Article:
A Man for All Seasons: Sir Thomas More, Statesman, Martyr, and Devoted Father

During this Fortnight for Freedom, I reflect on one of the great saints whose commitment to the Church and to religious liberty is an inspiration to us today. *     *     *     * Sir Thomas More was a man with a bright future.  A successful statesman and a loving husband and father, More was Chancellor in the Court of King Henry VIII, one of the king’s most trusted ministers.But then came Anne Boleyn.At the time, King Henry was married to Catherine of Aragon—a marriage which Pope Clemen … [Read more...]

First-Ever Painting of Native Americans—Discovered in the Vatican?

Close-up of a section of Pinturicchio's "The Resurrection", showing native Americans in feather headdresses

Pinturicchio’s fresco of “The Resurrection” has adorned a wall at the Vatican for 519 years—but someone just noticed that there are native Americans in the scene.   It was 1494 when the Renaissance painter completed the fresco in the Borgia Apartments, now part of the Vatican Library.  Christopher Columbus had just returned from discovering the New World—and had reported that there were men there who danced nude, painting their bodies and wearing feathered headd … [Read more...]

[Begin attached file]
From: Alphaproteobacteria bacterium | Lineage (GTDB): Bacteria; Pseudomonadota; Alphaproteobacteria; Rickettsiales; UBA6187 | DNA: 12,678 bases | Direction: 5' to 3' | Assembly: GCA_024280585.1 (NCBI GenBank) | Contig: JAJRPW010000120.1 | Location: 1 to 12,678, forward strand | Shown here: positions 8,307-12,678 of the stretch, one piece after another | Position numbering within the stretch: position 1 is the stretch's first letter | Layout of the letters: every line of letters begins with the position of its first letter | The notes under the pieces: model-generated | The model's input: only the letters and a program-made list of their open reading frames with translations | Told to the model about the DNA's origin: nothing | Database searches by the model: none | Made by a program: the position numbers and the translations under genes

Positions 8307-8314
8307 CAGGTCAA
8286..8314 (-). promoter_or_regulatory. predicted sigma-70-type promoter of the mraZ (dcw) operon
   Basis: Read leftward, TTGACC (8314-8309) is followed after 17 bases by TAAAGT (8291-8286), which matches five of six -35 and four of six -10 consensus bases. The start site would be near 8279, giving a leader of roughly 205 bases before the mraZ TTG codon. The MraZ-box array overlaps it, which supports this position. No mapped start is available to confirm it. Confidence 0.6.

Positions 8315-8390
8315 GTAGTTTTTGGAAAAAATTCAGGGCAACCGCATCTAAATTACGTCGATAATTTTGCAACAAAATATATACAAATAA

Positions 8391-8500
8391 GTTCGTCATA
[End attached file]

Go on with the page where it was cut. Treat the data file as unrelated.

THE CHAIR OF KATHY: From Which I Ponder the Chair of Peter, and Its Significance in the History of the Church

Chair of Kathy

Here is my chair.  It is where I sit, watching the soup pot and watching the birds, and pondering the mysteries of the universe.Today I’ve been thinking about the Chair of Peter, the feast of which we celebrate on February 22.“A feast for a chair?” you ask. Yep.  You see, Peter wasn’t just any old apostle.  Oh, sure, he made a lot of mistakes.  (Pretending not to know Jesus, when approached by that woman at the fire after Jesus’ arrest, was a BIG mistake!)  He was impulsive and blust … [Read more...]


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